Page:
Contamination profiles and mass loadings of macrolide antibiotics and illicit drugs from a small urban wastewater treatment plantChemosphere (2009)
Information is limited regarding sources, distribution, environmental behavior, and fate of prescribed and illicit drugs. Wastewater treatment plant (WWTP) effluents can be one of the sources of pharmaceutical and personal care products (PPCP) into streams, rivers and lakes. The objective of this study was to determine the contamination profiles and mass loadings of urobilin (a chemical marker of human waste), macrolide antibiotics (azithromycin, clarithromycin, roxithromycin), and two drugs of abuse (methamphetamine and ecstasy), from a small (<19 mega liters/ day, equivalent to <5 million gallons per day) wastewater treatment plant in southwestern Kentucky. The concentrations of azithromycin, clarithromycin, methamphetamine and ecstasy in wastewater samples varied widely, ranging from non-detects to 300 ng/L . Among the macrolide antibiotics analyzed, azithromycin was consistently detected in influent and effluent samples. In general, influent samples contained relatively higher concentrations of the analytes than the effluents. Based on the daily flow rates and an average concentration of 17.5 ng/L in the effluent, the estimated discharge of azithromycin was 200 mg/day (range 63– 400 mg/day). Removal efficiency of the detected analytes from this WWTP were in the following order: urobilin > methamphetamine > azithromycin with percentages of removal of 99.9%, 54.5% and 47%, respectively, indicating that the azithromycin and methamphetamine are relatively more recalcitrant than others and have potential for entering receiving waters.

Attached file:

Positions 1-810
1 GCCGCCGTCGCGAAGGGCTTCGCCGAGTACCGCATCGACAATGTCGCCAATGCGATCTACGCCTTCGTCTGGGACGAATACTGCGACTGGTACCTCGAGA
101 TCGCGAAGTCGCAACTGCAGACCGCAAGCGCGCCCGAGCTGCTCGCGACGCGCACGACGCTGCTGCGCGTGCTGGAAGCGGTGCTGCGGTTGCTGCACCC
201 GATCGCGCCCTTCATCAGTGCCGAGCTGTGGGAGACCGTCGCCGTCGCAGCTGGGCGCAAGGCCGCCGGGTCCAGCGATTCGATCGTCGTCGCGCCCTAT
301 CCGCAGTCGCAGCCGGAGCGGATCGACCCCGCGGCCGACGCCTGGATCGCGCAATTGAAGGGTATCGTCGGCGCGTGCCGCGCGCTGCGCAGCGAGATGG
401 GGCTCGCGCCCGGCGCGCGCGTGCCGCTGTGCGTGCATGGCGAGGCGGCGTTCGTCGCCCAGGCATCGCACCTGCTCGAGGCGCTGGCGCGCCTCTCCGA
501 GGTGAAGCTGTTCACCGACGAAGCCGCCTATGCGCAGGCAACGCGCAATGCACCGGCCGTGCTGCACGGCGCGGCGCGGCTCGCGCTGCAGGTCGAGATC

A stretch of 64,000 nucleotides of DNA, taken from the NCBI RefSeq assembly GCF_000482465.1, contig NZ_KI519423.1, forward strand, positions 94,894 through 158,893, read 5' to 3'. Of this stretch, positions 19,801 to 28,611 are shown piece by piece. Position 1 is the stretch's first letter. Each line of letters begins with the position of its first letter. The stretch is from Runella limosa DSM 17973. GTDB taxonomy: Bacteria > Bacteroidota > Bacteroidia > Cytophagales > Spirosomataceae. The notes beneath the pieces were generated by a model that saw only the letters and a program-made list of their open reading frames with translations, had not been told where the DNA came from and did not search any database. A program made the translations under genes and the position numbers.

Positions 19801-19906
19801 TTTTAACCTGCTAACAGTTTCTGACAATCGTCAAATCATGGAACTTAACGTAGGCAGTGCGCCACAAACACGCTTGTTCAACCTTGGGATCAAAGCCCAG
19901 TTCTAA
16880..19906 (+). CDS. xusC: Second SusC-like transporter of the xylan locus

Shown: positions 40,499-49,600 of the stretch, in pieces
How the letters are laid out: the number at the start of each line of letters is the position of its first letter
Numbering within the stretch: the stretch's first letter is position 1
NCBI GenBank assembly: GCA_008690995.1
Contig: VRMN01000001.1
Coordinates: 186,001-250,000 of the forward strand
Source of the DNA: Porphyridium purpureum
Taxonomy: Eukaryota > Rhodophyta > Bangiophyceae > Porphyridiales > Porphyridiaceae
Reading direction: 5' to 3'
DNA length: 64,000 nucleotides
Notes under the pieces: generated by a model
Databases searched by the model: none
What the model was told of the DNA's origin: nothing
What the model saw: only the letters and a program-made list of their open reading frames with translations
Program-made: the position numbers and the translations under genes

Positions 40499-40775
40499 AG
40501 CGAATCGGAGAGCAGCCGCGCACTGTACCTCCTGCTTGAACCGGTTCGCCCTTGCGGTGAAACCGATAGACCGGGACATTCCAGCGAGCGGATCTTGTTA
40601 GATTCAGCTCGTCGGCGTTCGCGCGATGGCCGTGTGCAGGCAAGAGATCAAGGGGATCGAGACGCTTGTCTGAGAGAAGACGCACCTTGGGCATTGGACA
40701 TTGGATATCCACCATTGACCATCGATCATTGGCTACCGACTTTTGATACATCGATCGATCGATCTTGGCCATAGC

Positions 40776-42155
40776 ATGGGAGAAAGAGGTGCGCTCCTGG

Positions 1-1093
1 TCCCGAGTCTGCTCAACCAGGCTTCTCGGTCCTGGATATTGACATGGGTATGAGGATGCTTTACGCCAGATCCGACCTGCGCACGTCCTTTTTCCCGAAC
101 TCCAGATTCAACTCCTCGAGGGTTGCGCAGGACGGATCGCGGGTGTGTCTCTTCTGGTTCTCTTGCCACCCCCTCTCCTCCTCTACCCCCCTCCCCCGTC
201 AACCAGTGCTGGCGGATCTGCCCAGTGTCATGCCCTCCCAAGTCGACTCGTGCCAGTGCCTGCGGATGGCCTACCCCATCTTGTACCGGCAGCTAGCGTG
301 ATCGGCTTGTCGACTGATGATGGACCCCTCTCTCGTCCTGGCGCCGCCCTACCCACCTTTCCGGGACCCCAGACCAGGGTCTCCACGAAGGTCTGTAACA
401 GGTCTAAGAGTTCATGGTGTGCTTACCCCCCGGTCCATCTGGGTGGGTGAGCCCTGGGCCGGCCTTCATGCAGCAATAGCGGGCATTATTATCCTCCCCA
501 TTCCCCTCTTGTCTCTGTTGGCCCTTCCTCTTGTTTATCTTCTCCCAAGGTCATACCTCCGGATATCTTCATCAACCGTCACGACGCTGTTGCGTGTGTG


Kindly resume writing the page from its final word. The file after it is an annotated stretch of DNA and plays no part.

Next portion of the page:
- Illicit drugs,
- Wastewater Treatment,
Publication DateWinter December, 2009
Citation InformationLoganathan, B.G., Phillips, M., Mowery, H. and Jones-Lepp, T.L. 2009. Contamination profiles and mass loadings of macrolide antibiotics and illicit drugs from a small urban wastewater treatment plant. Chemosphere. 75, 70-77.